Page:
Consumption Of This Antioxidant Reduces Heart Disease Mortality by 40 Percent

tea-epicatBy Mae Chan

Epicatechin is a beneficial flavonol found in foods such as berries, apples, dark chocolate, ginger, and grape seeds. It appears to stand head and shoulders above the rest for its health and performance boosting properties. Data from the Zutphen Elderly Study collected over 25 years indicated that those with the highest average intakes of epicatechin had almost a 40 percent lower risk of dying from coronary heart disease (CHD) than those with the lowest average intakes.

Scientists from Wageningen University also report that epicatechin intake was also significantly associated with a lower risk of dying from cardiovascular disease (CVD) in men suffering from CVD.

“To our knowledge, this is the first prospective cohort study to examine specifically the association between dietary epicatechin intake and CVD mortality,” wrote the researchers in the American Journal of Clinical Nutrition.

Biochemists classify epicatechins as flavanols, which are plant pigments with medicinal properties. Flavanols are a subfamily of flavonoids, which are polyphenols that fall under the broader category of phenolic compounds.

The health benefits of epicatechin are so striking that it may rival penicillin in terms of importance to public health. Norman Hollenberg, professor of medicine at Harvard Medical School, said epicatechin is so important that it should be considered a vitamin.

Hollenberg has spent years studying the benefits of cocoa drinking on the Kuna people in Panama. He found that the risk of 4 of the 5 most common killer diseases: stroke, heart failure, cancer and diabetes, is reduced to less then 10% in the Kuna. They can drink up to 40 cups of cocoa a week. Natural cocoa has high levels of epicatechin.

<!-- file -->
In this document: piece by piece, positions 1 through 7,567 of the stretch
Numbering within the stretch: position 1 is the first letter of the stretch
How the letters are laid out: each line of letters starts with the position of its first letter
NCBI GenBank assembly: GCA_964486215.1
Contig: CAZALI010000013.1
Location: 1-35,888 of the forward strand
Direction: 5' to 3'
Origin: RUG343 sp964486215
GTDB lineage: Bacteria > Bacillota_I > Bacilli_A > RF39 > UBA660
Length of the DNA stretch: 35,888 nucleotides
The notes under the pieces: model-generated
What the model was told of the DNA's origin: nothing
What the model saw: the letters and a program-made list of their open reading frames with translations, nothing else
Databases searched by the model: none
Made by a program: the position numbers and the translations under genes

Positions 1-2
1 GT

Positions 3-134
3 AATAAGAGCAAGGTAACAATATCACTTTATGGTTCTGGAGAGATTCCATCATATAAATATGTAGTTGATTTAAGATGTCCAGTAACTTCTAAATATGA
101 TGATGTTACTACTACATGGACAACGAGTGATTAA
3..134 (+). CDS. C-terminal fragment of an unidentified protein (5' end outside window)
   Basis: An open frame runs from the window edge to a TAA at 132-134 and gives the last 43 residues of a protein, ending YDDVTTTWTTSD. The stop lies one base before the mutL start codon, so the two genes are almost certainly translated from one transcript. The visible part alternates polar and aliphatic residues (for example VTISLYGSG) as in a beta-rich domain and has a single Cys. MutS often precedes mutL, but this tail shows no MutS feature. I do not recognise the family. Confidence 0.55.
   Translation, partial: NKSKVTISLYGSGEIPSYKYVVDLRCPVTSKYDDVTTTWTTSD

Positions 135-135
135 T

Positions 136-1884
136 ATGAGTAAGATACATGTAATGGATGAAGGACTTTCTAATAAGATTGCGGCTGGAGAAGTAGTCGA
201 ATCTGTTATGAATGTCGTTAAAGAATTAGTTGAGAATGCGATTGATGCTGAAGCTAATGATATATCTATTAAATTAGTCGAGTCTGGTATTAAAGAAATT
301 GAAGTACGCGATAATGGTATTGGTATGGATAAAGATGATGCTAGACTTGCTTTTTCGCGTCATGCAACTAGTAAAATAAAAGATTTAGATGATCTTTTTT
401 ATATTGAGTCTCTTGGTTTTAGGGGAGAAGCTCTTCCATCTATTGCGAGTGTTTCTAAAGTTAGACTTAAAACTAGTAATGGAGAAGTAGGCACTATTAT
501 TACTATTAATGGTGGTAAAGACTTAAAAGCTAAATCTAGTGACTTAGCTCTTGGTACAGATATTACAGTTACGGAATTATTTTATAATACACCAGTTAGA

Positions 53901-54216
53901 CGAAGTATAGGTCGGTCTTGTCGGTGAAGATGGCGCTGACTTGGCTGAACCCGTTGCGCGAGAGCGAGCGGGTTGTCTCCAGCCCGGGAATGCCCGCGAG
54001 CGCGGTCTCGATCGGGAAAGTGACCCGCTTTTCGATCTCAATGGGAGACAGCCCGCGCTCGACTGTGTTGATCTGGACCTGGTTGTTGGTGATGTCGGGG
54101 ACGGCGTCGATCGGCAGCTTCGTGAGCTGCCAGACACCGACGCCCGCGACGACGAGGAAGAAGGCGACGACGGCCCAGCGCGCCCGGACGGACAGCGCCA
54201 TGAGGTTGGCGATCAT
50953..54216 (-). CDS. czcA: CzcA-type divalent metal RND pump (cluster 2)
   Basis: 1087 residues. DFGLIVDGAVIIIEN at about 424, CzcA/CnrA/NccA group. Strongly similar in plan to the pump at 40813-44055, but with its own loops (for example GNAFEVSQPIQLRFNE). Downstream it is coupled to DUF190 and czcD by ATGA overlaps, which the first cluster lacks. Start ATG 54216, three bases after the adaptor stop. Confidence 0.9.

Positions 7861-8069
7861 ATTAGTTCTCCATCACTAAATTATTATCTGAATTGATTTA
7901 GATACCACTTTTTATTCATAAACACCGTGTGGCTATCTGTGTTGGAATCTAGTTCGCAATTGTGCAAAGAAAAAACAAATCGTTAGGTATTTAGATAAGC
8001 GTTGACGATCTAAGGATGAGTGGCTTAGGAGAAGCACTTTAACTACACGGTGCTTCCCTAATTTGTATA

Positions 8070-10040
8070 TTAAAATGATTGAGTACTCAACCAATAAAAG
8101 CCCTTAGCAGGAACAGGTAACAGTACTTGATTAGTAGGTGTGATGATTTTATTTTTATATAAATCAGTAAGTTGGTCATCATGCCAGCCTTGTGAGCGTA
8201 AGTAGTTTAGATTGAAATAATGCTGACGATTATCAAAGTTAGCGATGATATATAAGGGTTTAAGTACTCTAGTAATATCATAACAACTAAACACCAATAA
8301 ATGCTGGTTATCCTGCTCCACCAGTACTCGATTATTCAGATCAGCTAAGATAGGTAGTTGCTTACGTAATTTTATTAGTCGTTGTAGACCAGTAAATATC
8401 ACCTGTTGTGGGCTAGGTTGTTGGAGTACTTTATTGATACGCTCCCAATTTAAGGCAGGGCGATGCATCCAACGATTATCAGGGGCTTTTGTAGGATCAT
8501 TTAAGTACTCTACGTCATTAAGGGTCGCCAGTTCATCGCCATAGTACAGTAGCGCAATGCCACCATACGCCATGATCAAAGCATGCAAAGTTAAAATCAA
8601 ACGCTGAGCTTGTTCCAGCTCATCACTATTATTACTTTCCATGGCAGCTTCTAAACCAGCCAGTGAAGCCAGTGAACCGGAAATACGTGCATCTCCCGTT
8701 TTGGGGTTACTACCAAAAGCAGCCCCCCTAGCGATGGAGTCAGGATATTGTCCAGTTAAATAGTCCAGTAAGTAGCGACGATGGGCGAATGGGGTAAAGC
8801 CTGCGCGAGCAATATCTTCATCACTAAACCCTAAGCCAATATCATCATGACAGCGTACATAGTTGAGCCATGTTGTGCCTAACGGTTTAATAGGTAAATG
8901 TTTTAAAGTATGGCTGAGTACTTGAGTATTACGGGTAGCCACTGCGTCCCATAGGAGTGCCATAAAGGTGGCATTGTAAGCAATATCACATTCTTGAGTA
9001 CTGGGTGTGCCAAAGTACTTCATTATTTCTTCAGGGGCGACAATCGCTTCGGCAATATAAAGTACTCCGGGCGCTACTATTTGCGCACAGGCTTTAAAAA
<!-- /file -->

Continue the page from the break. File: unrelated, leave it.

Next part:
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If these observations predict the future, then we can say without blushing that they are among the most important observations in the history of medicine and could potentially get rid of 4 of the 5 most common diseases in the western world.

Epicatechins provide benefits such as:

  • increased blood flow and nitric oxide levels,
  • better insulin sensitivity,
  • lower cholesterol levels (due to antioxidant activity),
  • improved blood pressure,
  • more elastic skin,
  • and it even has potential anabolic (muscle-building) properties, with possible myostatin-inhibiting abilities!


Epicatechins can be found in the following foods:

  • Cocoa (~200mg/100g)
  • Chinese hawthorn berries (140mg/100g)
  • Ginger (56mg/100g)
  • Fava beans / broad beans (22.51mg/100g)
  • Blackberries (11.48mg/100g)
  • Apple cider (9.03mg/100mL apple cider)
  • Apples (8.33mg/100g)
  • Green and Black Tea (~4mg / 100mL)
  • Blueberries (~5mg/g)
  • Red Wine (3.78mg/100ml)

Tea a Major Dietary Source

The Zutphen Elderly Study started in 1985 and included 774 older men. Epicatechin intake was estimated four times over 15 years, and then correlated with cardiovascular disease over 25 years.

Tea was the major dietary source of epicatechin, followed by apples and cocoa, said the researchers.

Results showed that he mean intake of epicatechin was 15.2 mg per day. Participants were divided into three groups (tertiles) based on average epicatechin intakes. The highest average intake was 21.9 mg per day, the middle group was 14.7 mg per day, and the lowest average intake was 7.9 mg per day.

Over 25 years of study, 329 deaths from CVD were recorded, with an additional 148 dying from CHD and 72 from stroke.

Crunching the numbers indicated that men with the highest average intakes had a significantly lower risk of CHD mortality than men in the lowest tertile.

Commenting on the potential mechanism(s) of action, the researchers note that epicatechin has been shown to influence endothelial function by improving blood flow via increased bioavailability of the vasodilator nitric oxide (NO). There may also be an effect of epicatechin on insulin resistance, they said.

“Our findings suggest that higher epicatechin intake is associated with lower risk of long-term CHD mortality in a population-based study of elderly men as well as with CVD mortality in men with prevalent CVD,” wrote the researchers.


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Mae Chan writes for, where this article first appeared.

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